As this research is taken further, dubious practices are uncovered. It is reported that the chairman of the Charity Commission has accused the RSPCA of grotesque conduct and zealotry, warning that Britain’s largest animal welfare charity was inadequately run and governed. He has also claimed that charity money was being diverted to Islamist terrorist-related causes and warned against the danger of a “victim culture” among some Muslims.

Then there is the case of the charity, Kids Company, hailed by politicians and celebrities for its work with some of Britain’s most troubled youngsters, which has been placed under investigation by Scotland Yard’s child abuse command. Former, senior members of Kids Company, claim that there are ‘exaggerations’ in the numbers of people it says it helps.


Instead of claiming to help a few troubled kids, it also lumps in all the other children in their schools plus all the staff and parents – a ruse which grossly inflates the numbers in its ambit and, therefore, more easily justifies its income and expenditure.

I’m not opposed to individual acts of charitable help to other individuals. I have and will continue to do it myself. However, I am opposed to the charitable status given to large organisations and I particularly include religious institutions. People, however deluded, join them of their own volition. Indeed, they are the body of that institution and should finance it with no aid of the state. I am also vehemently opposed to the charitable status of schools. If people must be allowed to buy privilege through education – and I would deny that as well – there is absolutely no justification for those who can’t afford to buy it being forced to subsidise this structured inequality through the sanction of charitable status.

Phew! I feel better after that.


Week 343

19th July, 2015

This day last year we were  shopping in Reims and preparing for the last leg of our European journey from Greece to Surrey. So much has happened in that year – not least in the decline of Greece. Fascinating article in The Sunday Times today about the whole debacle which will leave Greece in austerity limbo and lead to the end of Merkel.

Forcing the Greeks to submit to a diktat already feels like a pyrrhic victory for the Germans. Indeed, she might echo Pyrrhus himself: “One more such victory over the Romans and we are lost.” The deal she struck with Alexis Tsipras has been greeted with derision and dismay on all sides: from Athens to Berlin, from the mandarins of the International Monetary Fund to the middle-class taxpayers of small towns in Germany, to whom Merkel owes her power. “Merkel saves Greece with our money!” howled the front page of Bild.

They are predicting Merkel’s resignation within the next twelve months and Greece’s enslavement for the next twenty years. German newspapers are currently talking about ‘the state formerly known as Greece’ a la FYROM (Former Yugoslav Republic of Macedonia).


Merkel celebrates her victory.

20th July, 2015

A young lady who worked with us, retired from teaching yesterday and made us feel absolutely ancient. We suspect that, after the elation of Friday afternoon on the last day of term, she will just be beginning to feel a hint of anti-climax. We certainly did. In fact, we are into our seventh year of retirement and, this time next year, I will be receiving my pension.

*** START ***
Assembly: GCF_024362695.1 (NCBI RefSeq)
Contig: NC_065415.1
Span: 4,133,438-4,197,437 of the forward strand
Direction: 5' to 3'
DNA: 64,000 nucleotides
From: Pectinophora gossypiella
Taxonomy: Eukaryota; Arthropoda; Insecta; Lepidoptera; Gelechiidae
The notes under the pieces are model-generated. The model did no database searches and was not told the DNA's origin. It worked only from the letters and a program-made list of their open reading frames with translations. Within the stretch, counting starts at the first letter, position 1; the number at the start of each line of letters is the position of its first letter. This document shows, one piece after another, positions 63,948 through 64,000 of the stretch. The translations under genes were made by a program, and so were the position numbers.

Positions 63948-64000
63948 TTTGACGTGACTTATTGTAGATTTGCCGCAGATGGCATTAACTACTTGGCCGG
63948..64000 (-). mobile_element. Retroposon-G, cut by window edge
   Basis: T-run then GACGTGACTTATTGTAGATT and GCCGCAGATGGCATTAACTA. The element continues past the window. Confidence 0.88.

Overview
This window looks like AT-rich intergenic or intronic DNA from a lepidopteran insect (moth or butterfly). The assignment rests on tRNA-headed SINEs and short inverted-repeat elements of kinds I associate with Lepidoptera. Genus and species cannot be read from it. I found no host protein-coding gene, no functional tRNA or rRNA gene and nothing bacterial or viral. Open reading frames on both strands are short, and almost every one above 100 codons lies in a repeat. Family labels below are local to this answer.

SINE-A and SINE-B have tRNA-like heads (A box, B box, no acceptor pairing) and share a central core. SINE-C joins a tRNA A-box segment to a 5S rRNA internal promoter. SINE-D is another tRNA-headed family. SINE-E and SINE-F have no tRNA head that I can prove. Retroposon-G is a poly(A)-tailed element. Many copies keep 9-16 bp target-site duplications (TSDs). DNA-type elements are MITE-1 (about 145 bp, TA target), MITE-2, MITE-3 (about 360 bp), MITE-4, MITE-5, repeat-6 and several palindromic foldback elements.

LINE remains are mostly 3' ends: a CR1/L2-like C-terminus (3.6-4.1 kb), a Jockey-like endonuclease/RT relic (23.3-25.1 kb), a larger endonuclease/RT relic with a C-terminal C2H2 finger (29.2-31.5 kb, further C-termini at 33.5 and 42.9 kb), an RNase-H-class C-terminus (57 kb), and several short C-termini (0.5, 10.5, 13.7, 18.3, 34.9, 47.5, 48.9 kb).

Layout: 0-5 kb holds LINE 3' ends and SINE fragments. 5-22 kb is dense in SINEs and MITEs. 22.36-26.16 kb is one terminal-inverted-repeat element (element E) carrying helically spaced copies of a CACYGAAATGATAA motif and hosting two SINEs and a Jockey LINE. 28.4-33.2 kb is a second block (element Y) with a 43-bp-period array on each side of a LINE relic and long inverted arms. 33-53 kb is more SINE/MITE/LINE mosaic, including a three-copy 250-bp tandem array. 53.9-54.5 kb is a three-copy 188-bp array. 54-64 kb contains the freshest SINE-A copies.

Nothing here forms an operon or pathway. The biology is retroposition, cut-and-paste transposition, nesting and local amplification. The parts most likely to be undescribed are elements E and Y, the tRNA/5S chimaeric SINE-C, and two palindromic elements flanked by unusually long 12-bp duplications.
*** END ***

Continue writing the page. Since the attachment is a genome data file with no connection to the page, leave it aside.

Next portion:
On this day six years ago, we were aboard Superfast V sailing down the Adriatic to Patras on another adventure. A lot has happened between then and now but there is still a lot more to go. Certainly, we are looking forward to setting off for Greece shortly.

21st July, 2015

We have done an hour or so of gym exercise for the past nine out of ten days. Today, we decided to have a holiday. We had lots of bitty jobs to complete:

  • Collecting Pauline’s repaired mobile phone from EE in town.
  • Reinstalling all the apps on her reset phone, synching the email accounts and the on-line calendars, etc. with my phone and both of our iPads and three computers.
  • Collecting post from a relative who is away,
  • Planning the route for our day out tomorrow.
  • Preparing food for the picnic. We leave at 6.00 am.
  • Checking the tyres and oil in the car.
  • Catching up on emails to friends.
  • Reading the newspapers – English and Greek.
  • reading about twenty English and Greek Blogs.

When you’re retired, a bunch of small things can fill a day quite easily and leave one wondering how they got done when we were working.

It’s 8.30 in the evening of a wonderful day that has reached a sticky 26C/79F and I am beginning to regret not exercising. Never mind, there will be other days although it was a bit of a shock to read that David Frost’s 31 year old son died jogging yesterday. Gives one pause for thought.

22nd July, 2015

One of those really enjoyable days. The weather has been fine, dry, sunny and warm reaching 25C/77F. Having lived on the island of Sifnos between April and October for fifteen years, I know that July was the month when we felt trapped, confined and limited. It was the month that we went to Athens just to feel alive and ‘normal’ again. Well, today was a wonderfully expansive day when we travelled to Norfolk, Suffolk, Essex, Kent and Surrey in less than 12 hrs.